“Sweat” was inside the shed. Id.
Rowlands knocked on the side of the shed and called out the
name “Sweat.” Id. at 92. After several
seconds of sounds “like things were being moved”
from inside the shed, Mathis emerged from the shed and was
cuffed. Id. at 93, 171. Freeburn identified Mathis
as the person who hit Baty with an AK-47. ECF Doc. 21-4 at
then sought to obtain Curtis's permission to search the
home. After a thirty to forty-minute discussion, Curtis
agreed to allow Rowlands to search the home so long as
Rowlands left his rifle outside and she could accompany
them. Id. at 145; ECF 21-1 at 177.
Rowlands and Hanson searched the residence for around ten
minutes and, although they observed various pills and drug
paraphernalia in plain view, they did not find an AK-47.
Id. at 98-99.
then asked for permission to search the shed. Whether Curtis
gave that consent and whether she did so voluntarily is the
crux of Mathis's first ground of relief. Because the
circumstances of the consent are discussed further below in
Section II.B., the undersigned does not address them here.
Deputies found an AK-47 in the shed (along with various drugs
and paraphernalia). ECF 21-2 at 111.
went to trial on the two possession of a firearm charges
(Count I and Count II). ECF Doc. 21-3 201-79 & ECF Doc.
21-4 at 1-280 (trial transcript). During the trial, the
State's experts testified that DNA in the blood found on
the AK-47 matched that of Baty's and that fingerprints
recovered from the gun were inconclusive. ECF Doc. 21-3 at
261, 273; ECF Do. 21-4 at 13. In addition to the testimonies
of deputies Rowland and Hanson, the State also presented
testimony from Baty. Baty identified Mathis as the person who
pointed the AK-47 at him and Freeburn and who hit him with
the gun as he was trying to leave the premises on a bike (ECF
Doc. 21-4 at 24-26, 50). The State also offered evidence from
Bundy, who said that he saw Mathis return to the shed with
the gun (ECF Doc. 21-4 at 96-97).
the State called Bryan White as a witness. White, who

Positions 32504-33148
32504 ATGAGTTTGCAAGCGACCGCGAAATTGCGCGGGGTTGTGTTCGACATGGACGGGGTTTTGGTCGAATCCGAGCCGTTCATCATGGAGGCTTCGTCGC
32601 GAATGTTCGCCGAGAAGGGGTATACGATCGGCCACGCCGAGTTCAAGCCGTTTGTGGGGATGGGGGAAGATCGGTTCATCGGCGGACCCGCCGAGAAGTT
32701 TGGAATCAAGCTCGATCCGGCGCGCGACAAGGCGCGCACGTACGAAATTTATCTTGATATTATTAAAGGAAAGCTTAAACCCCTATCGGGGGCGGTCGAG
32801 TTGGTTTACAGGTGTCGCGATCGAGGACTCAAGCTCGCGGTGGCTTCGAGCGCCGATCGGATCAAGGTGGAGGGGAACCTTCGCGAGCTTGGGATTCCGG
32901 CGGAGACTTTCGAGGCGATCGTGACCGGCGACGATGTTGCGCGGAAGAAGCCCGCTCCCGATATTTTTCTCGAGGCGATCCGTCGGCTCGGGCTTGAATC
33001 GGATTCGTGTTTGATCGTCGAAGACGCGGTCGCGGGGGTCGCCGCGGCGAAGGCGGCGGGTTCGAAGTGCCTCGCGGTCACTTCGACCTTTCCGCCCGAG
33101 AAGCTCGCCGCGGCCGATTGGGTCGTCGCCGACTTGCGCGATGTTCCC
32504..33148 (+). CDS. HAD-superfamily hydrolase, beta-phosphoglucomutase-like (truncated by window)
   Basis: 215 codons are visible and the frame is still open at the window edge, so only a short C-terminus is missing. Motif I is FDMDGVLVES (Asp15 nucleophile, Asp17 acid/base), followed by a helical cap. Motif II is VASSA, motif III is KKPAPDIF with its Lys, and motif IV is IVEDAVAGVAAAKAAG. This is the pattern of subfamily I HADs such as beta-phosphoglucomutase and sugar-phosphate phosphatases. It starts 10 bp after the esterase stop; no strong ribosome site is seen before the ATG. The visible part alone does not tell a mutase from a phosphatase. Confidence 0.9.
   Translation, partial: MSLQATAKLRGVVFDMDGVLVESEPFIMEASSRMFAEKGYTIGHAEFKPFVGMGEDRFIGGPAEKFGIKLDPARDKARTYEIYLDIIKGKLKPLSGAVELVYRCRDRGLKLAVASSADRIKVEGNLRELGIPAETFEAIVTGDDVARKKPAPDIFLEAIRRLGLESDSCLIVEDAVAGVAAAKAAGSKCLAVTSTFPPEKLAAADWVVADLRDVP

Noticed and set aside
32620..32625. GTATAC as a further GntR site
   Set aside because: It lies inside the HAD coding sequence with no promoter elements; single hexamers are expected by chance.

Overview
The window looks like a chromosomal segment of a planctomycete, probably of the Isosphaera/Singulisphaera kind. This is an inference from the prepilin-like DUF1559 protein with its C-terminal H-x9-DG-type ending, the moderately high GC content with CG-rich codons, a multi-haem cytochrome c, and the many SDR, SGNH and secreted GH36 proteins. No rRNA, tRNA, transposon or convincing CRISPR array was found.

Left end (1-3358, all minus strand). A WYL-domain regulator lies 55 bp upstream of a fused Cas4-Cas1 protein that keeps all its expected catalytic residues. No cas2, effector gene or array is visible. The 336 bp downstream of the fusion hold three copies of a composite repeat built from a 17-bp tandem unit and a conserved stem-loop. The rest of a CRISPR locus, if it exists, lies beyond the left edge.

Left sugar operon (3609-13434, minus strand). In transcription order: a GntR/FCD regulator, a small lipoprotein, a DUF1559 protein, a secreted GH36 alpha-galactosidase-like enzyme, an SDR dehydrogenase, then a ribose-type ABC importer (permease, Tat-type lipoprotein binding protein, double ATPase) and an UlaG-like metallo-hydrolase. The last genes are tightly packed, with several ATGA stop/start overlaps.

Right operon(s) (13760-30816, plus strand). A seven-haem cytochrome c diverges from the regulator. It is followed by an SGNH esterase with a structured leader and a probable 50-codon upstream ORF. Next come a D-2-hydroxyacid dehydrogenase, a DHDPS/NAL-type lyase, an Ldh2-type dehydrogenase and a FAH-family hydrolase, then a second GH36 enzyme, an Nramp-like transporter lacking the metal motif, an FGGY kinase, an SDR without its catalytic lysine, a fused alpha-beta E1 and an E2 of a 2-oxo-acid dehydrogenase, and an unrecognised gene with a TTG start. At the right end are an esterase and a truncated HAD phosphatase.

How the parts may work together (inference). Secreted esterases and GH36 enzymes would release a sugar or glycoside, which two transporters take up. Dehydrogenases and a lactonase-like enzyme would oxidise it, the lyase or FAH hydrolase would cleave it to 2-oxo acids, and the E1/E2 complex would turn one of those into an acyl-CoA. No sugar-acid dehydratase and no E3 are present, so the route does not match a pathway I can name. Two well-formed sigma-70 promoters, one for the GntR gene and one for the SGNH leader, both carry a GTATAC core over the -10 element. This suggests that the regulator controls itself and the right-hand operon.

initially told officers he did not know anyone by the name of
“Sweat” when they arrived at the premises,
testified during the trial that (1) Mathis was “Sweat,
” (2) White went to the property to purchase crack
cocaine and smoked it in the shed with Bundy; (3) he heard
yelling outside that sounded like Mathis; (4) he saw Mathis
looking through a window in the trailer yelling at two men;
(5) Mathis pulled out an AK-47 and stuck the barrel out the
window; (6) White heard a crack that sounded like Mathis had
just “butt stroked the kid in the head with a
weapon”; and -- over defense counsel's objection --
(7) that Mathis went into the shed and “said that the
kid had disrespected him, and that he had almost shot
him.” ECF Doc. 21-4 at 68-75. This last part of
White's testimony is the crux of Mathis's second
ground for relief.
support of the defense's position, the defense presented
the testimony of Freeburn, whose testimony differed at trial
from what he told deputies the night of the incident. In
court, Freeburn wore sunglasses and testified he had a
condition on the night in question that severely diminished
his eyesight. Id. at 151. He claimed he only
identified Mathis on the night in question because of the
verbal description given him by Baty and his desire to do
what Baty appeared to want him to do. Id. at 155-56.
He claimed not to have seen Mathis himself. Id. at
155. He also reported that, a few days after the attack, Baty
had approached him and told Freeburn that Freeburn had
identified the wrong person. Id. at 156. The State
brought out on cross-examination that Freeburn had signed a
written statement written by Curtis and that Freeburn had
never mentioned his poor eyesight before and had not worn
glasses on previous trips to the state attorney's office.
Id. at 176-77. Deputy Hanson was called as a
rebuttal witness to refute Freeburn's testimony.
Id. at 201-03. The final defense witness was Patrick
Blake, who testified he was working on a deck in the yard
that night and did not see a pair of men at the bathroom
window at any point in the night. Id. at 189. He
admitted on cross, however, that he might not have noticed
everything that happened because he was focused on his work.
Id. at 193.
attacks the propriety of the State's closing arguments,
certain jury instructions and the jury's deliberation in
this petition. The details of those events are discussed
further below in Section II.D.1-4.
stated above, the jury found Mathis guilty on Count I and
Count II on April 22, 2008. ECF Doc. 21-1 at 148. Mathis then
pleaded guilty to the remaining counts, III through VII, ECF
Doc. 25-2 at 1, and was sentenced on all the counts on May
15, 2008. ECF Doc. 21-5 at 104.
Post-Judgment Motions and Appeals
filed a notice of appeal on May 27, 2008. ECF Doc.
21-2 at 9. On January 6, 2011, the First DCA vacated the
felon-in-possession conviction in Count II, finding that it
constituted double jeopardy in relation to the
violent-career-criminal-in-possession conviction in Count I.
ECF Doc. 21-7 at 2. The First DCA affirmed the conviction on
Count I, however, with a written opinion specifically
explaining the reason for affirming the denial of the motion
to suppress. Id.
filed a motion for postconviction relief on November 23,